FOR THE LITTLEST PEOPLE: Trout Are Made of Trees is a picture book that tells the story of the life cycle of trout and how we fit into it. Proof that science isn't (and needn't be) inaccessible for even the youngest children.
Chipmunk at Hollow Tree Lane - a Smithsonian's Backyard Book transforms the life of a chipmunk into an exciting story that I've read again and again. Check out all of the books in this series. They're wonderful.
Woodchuck at Blackberry Road - a Smithsonian's Backyard Book
is another great title in the series. Beautiful and accurately illustrated, this series turns each animal's life into a riveting story that your kids will want to read again and again.

Tuesday, September 3, 2013

Book Basics: an Annotated List for CC Cycle 2 Week 1

Here's a look at the core books we're using for week one of Classical Conversations cycle two.

Science: Biomes
I know this looks sparse. It is. I actually have several posts on great books related to the ecology portion Classical Conversations' second cycle that I'll be posting soon. If you live in a different biome, check out the other books in the same series, Biomes of North America, by Rebecca L. Johnson.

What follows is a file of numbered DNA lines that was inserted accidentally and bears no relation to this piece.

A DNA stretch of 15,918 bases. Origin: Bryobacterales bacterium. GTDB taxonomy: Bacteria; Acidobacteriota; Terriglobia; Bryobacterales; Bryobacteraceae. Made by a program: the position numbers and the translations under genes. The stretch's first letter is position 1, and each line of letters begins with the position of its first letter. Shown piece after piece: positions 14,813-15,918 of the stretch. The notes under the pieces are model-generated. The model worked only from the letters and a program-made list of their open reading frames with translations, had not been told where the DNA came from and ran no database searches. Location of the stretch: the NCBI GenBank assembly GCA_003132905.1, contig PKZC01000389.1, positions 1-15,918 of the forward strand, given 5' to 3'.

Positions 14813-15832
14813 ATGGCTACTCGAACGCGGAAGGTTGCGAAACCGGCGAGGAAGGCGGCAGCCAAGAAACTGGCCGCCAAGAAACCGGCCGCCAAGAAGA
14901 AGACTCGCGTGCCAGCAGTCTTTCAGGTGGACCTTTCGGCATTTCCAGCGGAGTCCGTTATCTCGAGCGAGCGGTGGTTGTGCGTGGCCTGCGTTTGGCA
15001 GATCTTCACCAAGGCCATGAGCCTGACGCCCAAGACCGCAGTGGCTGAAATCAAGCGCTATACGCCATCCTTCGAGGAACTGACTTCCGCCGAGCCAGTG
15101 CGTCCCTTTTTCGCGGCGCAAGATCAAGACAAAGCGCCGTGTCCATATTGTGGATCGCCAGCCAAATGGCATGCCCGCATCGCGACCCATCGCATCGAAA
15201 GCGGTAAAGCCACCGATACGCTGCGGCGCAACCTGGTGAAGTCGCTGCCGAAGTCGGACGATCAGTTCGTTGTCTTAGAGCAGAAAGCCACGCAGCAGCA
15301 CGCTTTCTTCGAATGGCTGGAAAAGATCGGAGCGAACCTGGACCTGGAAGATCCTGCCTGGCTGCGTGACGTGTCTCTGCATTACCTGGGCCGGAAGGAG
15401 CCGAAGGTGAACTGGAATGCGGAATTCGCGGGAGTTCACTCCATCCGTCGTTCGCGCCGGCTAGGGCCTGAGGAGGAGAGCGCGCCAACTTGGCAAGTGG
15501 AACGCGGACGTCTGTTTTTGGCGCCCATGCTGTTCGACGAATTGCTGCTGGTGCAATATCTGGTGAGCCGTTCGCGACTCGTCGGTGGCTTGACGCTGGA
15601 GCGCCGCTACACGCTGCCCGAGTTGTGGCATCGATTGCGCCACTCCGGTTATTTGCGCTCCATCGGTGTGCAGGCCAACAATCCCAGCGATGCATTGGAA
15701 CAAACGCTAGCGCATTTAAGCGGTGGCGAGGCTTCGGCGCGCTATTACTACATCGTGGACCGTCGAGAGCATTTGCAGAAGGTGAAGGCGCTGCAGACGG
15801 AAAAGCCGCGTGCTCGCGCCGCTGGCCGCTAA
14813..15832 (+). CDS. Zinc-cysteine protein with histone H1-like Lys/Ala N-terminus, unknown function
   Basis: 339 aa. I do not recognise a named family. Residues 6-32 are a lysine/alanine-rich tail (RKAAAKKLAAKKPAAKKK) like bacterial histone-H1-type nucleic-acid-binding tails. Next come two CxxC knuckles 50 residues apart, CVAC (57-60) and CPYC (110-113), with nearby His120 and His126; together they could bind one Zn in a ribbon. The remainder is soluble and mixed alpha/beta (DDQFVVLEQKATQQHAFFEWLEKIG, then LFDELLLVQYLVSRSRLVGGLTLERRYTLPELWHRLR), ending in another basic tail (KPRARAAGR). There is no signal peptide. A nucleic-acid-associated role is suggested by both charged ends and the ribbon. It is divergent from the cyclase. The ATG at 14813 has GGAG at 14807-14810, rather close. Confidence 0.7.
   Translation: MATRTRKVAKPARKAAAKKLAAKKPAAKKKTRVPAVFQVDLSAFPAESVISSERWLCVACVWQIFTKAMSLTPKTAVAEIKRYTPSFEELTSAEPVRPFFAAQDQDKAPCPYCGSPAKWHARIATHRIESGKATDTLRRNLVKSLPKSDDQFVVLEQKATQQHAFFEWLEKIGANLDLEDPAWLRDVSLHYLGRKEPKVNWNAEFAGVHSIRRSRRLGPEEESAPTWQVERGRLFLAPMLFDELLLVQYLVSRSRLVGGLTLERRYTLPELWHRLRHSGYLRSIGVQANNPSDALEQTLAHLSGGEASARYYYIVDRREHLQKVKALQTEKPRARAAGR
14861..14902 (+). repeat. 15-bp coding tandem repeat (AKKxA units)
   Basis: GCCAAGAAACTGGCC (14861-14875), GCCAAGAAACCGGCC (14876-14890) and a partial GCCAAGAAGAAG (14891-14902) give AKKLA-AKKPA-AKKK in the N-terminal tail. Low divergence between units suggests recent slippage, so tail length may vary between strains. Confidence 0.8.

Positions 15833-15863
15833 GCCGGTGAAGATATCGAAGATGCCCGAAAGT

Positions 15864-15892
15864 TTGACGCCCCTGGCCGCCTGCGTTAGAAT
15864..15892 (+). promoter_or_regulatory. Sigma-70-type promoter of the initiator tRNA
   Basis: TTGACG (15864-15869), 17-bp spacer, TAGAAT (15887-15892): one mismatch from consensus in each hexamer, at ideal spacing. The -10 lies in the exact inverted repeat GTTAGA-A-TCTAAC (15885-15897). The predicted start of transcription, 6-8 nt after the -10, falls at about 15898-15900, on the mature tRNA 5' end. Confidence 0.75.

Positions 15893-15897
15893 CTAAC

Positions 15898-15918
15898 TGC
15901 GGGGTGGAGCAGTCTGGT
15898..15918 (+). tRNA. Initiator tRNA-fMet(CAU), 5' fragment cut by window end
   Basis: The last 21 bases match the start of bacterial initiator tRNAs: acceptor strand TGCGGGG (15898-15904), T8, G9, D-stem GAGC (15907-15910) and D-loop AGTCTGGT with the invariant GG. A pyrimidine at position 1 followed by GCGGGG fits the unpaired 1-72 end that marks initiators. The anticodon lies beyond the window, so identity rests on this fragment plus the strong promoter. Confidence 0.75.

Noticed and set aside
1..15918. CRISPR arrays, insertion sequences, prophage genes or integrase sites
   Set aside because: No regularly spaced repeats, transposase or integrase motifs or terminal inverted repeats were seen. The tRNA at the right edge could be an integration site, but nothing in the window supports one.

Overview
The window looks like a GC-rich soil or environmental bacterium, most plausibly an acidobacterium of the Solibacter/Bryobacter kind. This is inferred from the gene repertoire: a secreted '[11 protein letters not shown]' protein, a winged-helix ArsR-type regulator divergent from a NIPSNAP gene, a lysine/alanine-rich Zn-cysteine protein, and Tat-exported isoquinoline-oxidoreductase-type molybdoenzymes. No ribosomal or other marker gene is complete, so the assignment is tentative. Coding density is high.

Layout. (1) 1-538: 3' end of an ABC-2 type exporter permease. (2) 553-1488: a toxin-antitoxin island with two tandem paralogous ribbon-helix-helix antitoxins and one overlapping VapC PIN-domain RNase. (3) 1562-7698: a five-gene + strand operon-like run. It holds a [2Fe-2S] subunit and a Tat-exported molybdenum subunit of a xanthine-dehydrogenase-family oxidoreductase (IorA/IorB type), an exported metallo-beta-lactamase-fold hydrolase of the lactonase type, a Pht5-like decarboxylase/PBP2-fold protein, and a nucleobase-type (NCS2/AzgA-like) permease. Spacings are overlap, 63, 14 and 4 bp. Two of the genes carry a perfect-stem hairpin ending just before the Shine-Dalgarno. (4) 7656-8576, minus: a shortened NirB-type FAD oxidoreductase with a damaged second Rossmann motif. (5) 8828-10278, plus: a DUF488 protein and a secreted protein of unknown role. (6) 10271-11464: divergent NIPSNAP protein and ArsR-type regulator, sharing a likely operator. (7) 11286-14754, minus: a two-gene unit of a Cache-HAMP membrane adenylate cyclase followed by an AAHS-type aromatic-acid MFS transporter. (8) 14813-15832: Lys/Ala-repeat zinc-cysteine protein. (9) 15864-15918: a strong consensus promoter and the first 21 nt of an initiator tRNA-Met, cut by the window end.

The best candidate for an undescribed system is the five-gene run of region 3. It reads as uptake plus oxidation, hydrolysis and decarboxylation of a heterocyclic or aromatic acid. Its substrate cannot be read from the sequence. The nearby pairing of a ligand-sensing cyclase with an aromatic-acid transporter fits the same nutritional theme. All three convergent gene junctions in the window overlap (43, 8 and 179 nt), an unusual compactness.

I'm organizing our ecology study a little differently than CC does. First, we're doing a year long nature journal. The goal is to identify organisms in our own back yard and figure out how they fit into food webs, what happens as the seasons change, etc. So for the first month most of our books are geared toward getting that project underway and studying the biome in which we live, the deciduous forest. After that I'm focusing on a biome a week. It's not like you can teach this stuff in neat little isolated segments anyway. It's a big, bold, beautiful, crazily interconnected world. By the time we do our mini units on Rain Forests, Deserts, Grasslands, Tundra, Coniferous Forests, and Oceans Sugar Plum will have memorized a lot of the vocabulary to discuss the organisms that live within each biome and how they relate to each other.

History: Charlemage